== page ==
It's been a tough month (see here and here for more information), and I don't have much to say about writing, though I am making an effort to get back to working at least a little. I even submitted some flash fiction stories, thanks to a tip from Jemima Pett. I want to give a huge thank-you to all of you who have been sending messages of strength and support. This is uncharted territory, and the support of friends is a huge help, and this is an amazing group that reaches far beyond encouraging comments about writing.

For this month, I'm setting only one writer goal for myself: to write at least a few words, most days. For now, I'm trying to write a few blog posts and even bits of a short story. Writing is hard, but it is also a comforting activity, because as much as I'm often an insecure writer, I also know where I am with a keyboard under my fingers.


I can't think of anything to say in answer to this month's optional question, but I would love to hear your secrets! Leave a comment and tell me about your secret identity!

Monday, June 1, 2020

Middle Grade Monday: Talking Leaves, by Joseph Bruchac (audio book)


Title: Talking Leaves
Author: Joseph Bruchac. Read by the author
Publication Info: 2016, Random House Audio. Original 2016 by Dial Books, 256 pages
Source: Library digital resources

Publisher's Blurb:

Thirteen-year-old Uwohali has not seen his father, Sequoyah, for many years. So when Sequoyah returns to the village, Uwohali is eager to reconnect. But Sequoyah’s new obsession with making strange markings causes friends and neighbors in their tribe to wonder whether he is crazy, or worse—practicing witchcraft. What they don’t know, and what Uwohali discovers, is that Sequoyah is a genius and his strange markings are actually an alphabet representing the sounds of the Cherokee language. 

The story of one of the most important figures in Native American history is brought to life for middle grade readers.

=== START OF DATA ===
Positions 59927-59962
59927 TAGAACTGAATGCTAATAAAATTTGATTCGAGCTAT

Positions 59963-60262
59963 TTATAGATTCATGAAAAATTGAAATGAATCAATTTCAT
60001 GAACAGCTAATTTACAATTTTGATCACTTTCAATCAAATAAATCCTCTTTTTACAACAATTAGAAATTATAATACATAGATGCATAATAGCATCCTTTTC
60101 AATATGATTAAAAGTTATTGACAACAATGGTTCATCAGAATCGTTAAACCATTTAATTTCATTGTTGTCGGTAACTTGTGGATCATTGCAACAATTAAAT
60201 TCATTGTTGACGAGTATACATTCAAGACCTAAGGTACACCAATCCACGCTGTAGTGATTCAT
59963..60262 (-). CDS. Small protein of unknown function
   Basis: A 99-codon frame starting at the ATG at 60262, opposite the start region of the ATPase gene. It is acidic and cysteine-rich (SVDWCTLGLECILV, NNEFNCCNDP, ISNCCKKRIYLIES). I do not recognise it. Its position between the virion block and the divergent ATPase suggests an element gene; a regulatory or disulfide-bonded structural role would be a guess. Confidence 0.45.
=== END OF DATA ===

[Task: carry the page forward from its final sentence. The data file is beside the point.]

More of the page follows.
My Review:  

This is both a story of a boy coming of age and learning to understand his father, and a story of something very important in Native American history. As with his Code Talker, Bruchac is the writer to tackle it.

The brilliance of the story in fact lies in telling it from the perspective of the estranged son, not that of Sequoyah himself. In this way we, like Uwohali, gradually come to understand the importance of what Sequoyah is doing. Even though the reader knows from the start (unlike Uwohali) that Sequoyah isn't crazy, but is making an alphabet for the Cherokee language, we share the boy's uncertainty as he tries to figure it out--and his excitement when he finally understands. 

What took me a while to get was why Sequoyah needed to make a new alphabet, rather than using the sounds of the English alphabet to create the sounds of Cherokee. I think that listening to Bruchac reading, with the many Cherokee words in the book, helped me to see that the ABCs simply can't capture the sounds. For this reason, I would recommend the audio book.

There was one aspect of the writing that bothered me some, probably mostly in the audio as I'd be less likely to notice it in print: the slightly stilted diction of the narrator (Uwohali). It is the diction of someone for whom English isn't the native language, but at times I wondered if it wasn't a bit of a stereotype. I honestly don't know; it certainly wouldn't seem right to have him using idiomatic modern English, and the lack of contractions would, I think, be historically accurate. In any case, it was a small thing. The story is more than worth the read, or the listen.

Blended in with the story of the language is a great deal of history of the Cherokee people, some of it fairly painful. This, too, is important to know. But always I came back to appreciating a book about the importance of language.

My Recommendation:

Read it, or listen to it, and learn about an important bit of American history.

FTC Disclosure: I checked Talking Leaves out of my library, and received nothing from the writer or publisher for my honest review. The opinions expressed are my own and those of no one else. I am disclosing this in accordance with the Federal Trade Commission's 16 CFR, Part 255: "Guides Concerning the Use of Endorsements and Testimonials in Advertising."